- The CDC again told us earlier today that they’ve been getting questions for several weeks now (from us and others) on whether or not Wellness Checks should be updated and will have additional guidance for us on that within a few days. The current guidance from the CDC now lists the symptoms as follows, and they state: “This list does not include all possible symptoms. CDC will continue to update this list as we learn more about COVID-19”
- Fever or chills
- Shortness of breath or difficulty breathing
- Muscle or body aches
- New loss of taste or smell
- Sore throat
- Congestion or runny nose
- Nausea or vomiting
- We’re seeing hot spots pop up across states that have reopened and employees engaged in socializing resulting in exposures and positives. Your hotspots today are: Valdosta, GA, Stafford, TX, suburbs of Denver and most of Iowa.
- McDonald’s workers in the Bay Area filed a complaint with the state’s labor watchdog agency alleging that MacDonald’s reopening guidelines don’t specify quarantine period or paid time off for exposure to asymptomatic coworkers. Several of our clients are reporting similar employee complaints using similar wording.
Best Questions of the Day:
If the clerk in the convenience store where an employee buys morning coffee tests positive, should the employee be excluded?
Well, this was the question of the day. We probably answered it ten times before 10:00 this morning. The answer is No. Close contact is now fairly uniformly defined as within 6 ft for 15 minutes or more which excludes most retail transactions.
A symptomatic person with COVID-19 can return to work 10 days from symptom onset if they are fever free for 3 consecutive days without fever-reducing medication... If they have other symptoms such as congestion, slight cough or shortness of breath would you still eliminate them until these symptoms subside?
Yes, we would suggest keeping these employees out of work until visible symptoms subside. Although research shows that that the viral load is reduced enough by ten days to be no longer transmissible, there are the optics for coworkers and customers. No one wants to be working next to or served by anyone coughing, sneezing or short of breath these days.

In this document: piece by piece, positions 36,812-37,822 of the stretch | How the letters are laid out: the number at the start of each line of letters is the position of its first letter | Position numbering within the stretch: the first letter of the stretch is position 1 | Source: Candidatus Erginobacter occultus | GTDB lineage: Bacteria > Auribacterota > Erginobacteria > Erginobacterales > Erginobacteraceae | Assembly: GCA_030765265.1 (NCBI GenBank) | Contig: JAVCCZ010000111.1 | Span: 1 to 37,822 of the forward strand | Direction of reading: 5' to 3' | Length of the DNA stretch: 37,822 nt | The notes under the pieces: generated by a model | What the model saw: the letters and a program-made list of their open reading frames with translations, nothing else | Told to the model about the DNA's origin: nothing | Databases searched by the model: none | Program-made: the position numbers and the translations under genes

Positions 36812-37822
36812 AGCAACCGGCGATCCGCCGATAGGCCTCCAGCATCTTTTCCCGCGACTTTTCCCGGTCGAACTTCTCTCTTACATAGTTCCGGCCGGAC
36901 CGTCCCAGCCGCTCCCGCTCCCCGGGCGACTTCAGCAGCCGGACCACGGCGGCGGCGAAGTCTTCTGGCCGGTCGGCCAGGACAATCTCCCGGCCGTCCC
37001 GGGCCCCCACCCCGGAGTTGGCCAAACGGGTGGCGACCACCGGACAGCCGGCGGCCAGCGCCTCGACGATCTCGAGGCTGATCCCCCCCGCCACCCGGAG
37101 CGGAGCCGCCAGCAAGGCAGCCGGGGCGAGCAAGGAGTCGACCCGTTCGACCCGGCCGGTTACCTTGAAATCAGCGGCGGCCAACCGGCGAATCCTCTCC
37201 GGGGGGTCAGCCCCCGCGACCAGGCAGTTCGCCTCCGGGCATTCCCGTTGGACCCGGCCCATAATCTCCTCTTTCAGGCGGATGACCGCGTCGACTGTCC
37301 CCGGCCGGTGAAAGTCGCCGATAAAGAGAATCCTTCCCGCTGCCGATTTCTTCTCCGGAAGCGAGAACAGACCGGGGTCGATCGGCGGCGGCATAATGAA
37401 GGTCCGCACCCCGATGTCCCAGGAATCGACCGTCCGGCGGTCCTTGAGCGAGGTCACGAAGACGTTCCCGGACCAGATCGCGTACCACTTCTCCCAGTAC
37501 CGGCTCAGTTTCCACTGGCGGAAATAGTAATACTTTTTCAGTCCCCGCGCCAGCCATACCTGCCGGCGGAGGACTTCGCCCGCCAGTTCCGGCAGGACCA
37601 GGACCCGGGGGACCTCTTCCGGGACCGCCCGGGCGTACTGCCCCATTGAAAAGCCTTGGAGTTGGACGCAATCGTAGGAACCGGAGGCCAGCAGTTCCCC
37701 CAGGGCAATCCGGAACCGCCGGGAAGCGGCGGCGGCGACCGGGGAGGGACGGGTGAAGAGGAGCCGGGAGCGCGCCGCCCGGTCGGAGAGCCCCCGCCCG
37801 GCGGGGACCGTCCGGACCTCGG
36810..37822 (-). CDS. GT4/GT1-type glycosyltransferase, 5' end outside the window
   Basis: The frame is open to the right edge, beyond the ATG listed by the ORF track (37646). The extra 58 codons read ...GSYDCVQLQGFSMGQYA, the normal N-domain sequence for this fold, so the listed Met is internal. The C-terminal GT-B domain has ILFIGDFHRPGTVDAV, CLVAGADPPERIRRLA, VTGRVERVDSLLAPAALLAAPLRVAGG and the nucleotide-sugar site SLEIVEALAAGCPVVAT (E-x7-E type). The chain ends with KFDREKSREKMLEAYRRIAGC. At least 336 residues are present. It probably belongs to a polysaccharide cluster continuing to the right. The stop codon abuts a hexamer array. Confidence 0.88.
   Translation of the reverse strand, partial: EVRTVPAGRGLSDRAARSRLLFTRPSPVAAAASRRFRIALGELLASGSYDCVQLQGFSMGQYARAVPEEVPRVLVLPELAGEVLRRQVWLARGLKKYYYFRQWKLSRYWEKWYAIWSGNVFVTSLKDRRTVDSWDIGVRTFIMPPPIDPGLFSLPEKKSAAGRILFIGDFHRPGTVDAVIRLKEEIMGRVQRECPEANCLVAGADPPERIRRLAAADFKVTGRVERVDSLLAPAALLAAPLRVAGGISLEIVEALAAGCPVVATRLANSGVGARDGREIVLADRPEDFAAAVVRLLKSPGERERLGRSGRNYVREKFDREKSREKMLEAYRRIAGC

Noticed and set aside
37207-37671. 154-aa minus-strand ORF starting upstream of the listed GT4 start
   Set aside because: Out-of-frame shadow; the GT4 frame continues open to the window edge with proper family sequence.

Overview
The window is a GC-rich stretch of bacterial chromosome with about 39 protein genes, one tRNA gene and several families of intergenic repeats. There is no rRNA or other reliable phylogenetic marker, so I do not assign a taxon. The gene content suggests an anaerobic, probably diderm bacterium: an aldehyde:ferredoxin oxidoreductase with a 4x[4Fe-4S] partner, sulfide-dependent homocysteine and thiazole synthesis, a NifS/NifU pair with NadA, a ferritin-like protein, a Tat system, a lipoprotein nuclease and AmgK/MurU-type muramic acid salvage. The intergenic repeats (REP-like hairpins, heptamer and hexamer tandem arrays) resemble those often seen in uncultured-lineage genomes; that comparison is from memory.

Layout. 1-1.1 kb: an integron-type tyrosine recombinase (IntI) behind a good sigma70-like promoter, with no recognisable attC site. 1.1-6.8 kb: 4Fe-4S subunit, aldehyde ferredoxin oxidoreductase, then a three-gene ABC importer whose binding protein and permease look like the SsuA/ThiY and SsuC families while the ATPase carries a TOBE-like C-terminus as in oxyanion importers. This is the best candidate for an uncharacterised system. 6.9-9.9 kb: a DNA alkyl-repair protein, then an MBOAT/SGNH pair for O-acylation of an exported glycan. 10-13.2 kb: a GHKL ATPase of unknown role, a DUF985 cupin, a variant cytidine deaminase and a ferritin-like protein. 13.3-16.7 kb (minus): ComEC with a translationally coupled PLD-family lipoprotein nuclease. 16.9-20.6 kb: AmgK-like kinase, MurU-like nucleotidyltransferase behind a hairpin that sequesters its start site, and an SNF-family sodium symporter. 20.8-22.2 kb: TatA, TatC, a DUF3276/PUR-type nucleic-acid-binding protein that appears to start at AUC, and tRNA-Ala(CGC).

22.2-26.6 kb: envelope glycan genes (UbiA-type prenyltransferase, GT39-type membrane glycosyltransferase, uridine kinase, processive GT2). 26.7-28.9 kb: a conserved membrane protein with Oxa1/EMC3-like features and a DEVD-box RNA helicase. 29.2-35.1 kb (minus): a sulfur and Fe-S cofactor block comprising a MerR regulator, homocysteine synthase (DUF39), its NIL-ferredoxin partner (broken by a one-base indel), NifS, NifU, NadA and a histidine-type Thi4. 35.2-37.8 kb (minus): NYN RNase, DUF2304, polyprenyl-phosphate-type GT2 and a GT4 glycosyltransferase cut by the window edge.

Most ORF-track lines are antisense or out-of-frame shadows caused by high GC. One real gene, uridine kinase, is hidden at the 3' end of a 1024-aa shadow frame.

What happens when the employee tells the contact tracer a different date of the last day worked than your records, or lists different coworkers that they had close contact with.
It’s ok to say, ‘I have different information’ or ask to call back once you’ve verified your records… but it’s not ok to verify incorrect information or give them wrong information. In our experience, that may trigger an involuntary closure of your business.
What’s the number of positive tests where we should consider closing a restaurant, office or facility?
There is no specific answer to that (and sometimes that ends up being in the health department’s hands). While a single positive that results in excluding large numbers of employees who came in close contact (within 6 ft for >15 min) may force a closure, at other times six or more positives may be spread out, have limited exclusions and the workplace may remain open. Chat with us through the app and we can help you make good decisions surrounding closure.
What are the most important things to do when I find out I have an employee who has tested positive?
- Identify who worked within six feet for 15 minutes or more on the day they became sick + the two days prior, or if asymptomatic use the test date rather than the last day worked - and exclude them for 14 days. Make sure anyone who lives with the employee, socializes with them, is an intimate partner, or commutes with them is excluded.
- Use the COVID Sanitizing Punch List and start cleaning and sanitizing.
- Notify all employees that a coworker has tested positive. Sample talking points are in the toolkit on our app. Be sure not to identify the sick employee. And strongly suggest that you reinforce that these are talking points. Don’t email, text, write a memo… or it will end up on social media.
Best Listen of the Day:
If you can find the time, this podcast from Mike Osterholm at University of MN on on how we came to masks for all and the lack of scientific data supporting it is... fascinating, terrifying, sums up how little we really know about COVID and how we’re making critical decisions about how to proceed without studies, articles and experts being properly vetted.
If you don’t have the time to listen and want to quickly scan the transcript, you can find it here: CIDRAP Podcast Transcript
And for your history lesson of the day:
And since we’re talking about masks